Winter will begin to finally loosen it's grip on New England and it will do so a bit sooner than expected. In the short term however, a series of weak clipper systems will continue to deposit light, fluffy snows on the mountain. Saturday will be a mainly dry day with temperatures in the 20's but light snow should begin Saturday evening and continue into Sunday. Though this system has limited moisture to work with, it will be unstable enough Sunday for some terrain induced snows and total accumulations of 5-10 inches. Valley locations will see only an inch or two of snow from all this so don't be fooled by valley specific forecasts, Sunday should be at least somewhat powdery on the mountain. Temperatures will also rebound well into the 20's Sunday after the latest round of sub-zero cold. A second clipper will follow quickly on the heels of the first on Monday. Light snow will recommence and accumulate a few inches before tapering off Monday evening.
The fluffy powder that is expected over the weekend and on Monday will be the last before the region gets its first taste of spring thawing. Almost all areas with the exception of the high summits will see temperatures above the freezing mark Tuesday afternoon, perhaps as high as 40. Wednesday should also be a day where temperatures push up towards 40 but a disturbance marking a weak push of cooler temperatures could bring flurries or snow showers back to the region Wednesday evening. Later in the week, a much more benign push of cold will keep temperatures closer to 30 for highs and teeens for overnight lows. Warm days of an even greater intensity are then possible during the period between the 13th and 17th of the month. One day of 50 degrees and a period of rainfall is also very possible during this time frame.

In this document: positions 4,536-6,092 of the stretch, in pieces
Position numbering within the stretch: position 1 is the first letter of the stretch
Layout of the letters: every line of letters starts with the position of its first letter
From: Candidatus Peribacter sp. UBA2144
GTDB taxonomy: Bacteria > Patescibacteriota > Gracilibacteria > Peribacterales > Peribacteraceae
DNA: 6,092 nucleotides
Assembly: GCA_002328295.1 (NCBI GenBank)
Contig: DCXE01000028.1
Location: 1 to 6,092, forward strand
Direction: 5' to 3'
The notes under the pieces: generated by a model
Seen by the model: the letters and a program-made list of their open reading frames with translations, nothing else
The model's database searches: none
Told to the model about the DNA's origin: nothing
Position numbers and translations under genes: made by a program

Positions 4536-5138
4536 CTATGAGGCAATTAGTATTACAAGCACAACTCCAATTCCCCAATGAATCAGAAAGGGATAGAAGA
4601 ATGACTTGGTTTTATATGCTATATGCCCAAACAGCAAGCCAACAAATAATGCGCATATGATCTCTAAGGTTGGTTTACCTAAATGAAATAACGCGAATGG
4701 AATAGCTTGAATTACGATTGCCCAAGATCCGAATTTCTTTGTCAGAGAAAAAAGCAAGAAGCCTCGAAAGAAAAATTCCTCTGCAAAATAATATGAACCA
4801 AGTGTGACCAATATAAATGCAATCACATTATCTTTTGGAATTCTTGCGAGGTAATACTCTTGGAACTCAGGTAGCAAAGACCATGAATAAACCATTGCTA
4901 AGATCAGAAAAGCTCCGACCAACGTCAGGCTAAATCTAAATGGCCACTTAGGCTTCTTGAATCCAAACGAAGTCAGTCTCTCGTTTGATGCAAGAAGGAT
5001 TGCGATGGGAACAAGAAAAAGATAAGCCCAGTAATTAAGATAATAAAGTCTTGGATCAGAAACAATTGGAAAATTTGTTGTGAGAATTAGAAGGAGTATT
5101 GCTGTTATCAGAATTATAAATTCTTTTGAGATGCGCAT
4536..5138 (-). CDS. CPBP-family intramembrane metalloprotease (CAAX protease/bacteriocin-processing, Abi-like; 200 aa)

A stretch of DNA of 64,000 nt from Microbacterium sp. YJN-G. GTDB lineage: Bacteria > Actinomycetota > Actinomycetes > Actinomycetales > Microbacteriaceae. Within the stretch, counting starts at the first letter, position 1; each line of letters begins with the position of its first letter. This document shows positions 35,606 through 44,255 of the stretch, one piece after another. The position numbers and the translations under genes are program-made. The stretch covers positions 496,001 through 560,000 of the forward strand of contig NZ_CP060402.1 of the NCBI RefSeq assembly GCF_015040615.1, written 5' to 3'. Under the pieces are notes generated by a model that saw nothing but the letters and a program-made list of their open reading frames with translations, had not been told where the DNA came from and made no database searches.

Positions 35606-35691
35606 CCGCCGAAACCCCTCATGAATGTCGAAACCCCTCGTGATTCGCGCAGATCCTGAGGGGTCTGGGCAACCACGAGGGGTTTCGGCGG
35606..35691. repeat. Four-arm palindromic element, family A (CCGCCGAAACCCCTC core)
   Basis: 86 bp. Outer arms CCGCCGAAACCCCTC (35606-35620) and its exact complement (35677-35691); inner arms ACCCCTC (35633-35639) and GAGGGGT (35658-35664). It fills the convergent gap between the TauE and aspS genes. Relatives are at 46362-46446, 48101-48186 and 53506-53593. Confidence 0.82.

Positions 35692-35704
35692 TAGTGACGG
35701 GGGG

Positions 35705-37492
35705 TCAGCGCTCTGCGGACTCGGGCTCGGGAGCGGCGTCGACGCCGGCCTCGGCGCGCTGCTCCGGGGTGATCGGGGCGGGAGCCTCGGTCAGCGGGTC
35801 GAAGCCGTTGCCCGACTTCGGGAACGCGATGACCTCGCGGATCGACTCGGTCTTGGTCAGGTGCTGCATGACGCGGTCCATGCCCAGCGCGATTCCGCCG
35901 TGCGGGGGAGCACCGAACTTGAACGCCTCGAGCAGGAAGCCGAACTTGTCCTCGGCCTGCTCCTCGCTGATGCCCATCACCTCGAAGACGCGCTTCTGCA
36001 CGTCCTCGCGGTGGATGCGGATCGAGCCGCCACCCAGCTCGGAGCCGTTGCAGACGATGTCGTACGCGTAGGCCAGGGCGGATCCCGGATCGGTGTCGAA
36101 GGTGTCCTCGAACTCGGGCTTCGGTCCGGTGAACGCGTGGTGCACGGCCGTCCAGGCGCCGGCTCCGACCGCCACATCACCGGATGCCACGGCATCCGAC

A tightened jet in the Pacific and the breakdown of the large western North American ridge is the culprit for the weather pattern shift. Recent data however is indicating that this shift will not be permanent. Across the U.S. a massive upper level ridge will dominate the country for a period of about a week but by the 17th or 18th of the month will begin to consolidate over western North America yet again. This will allow below normal temperatures to return to New England around or just before the time of the Spring Equinox. Climatologically speaking, late March is considerably different than January, February or even early March so a sustained round of bitterly cold temperatures should not be expected. More winter weather though and limited snow melt though is likely for the last 10 days of the month. More on this in the days ahead and specifically if this period could include more significant snowfall.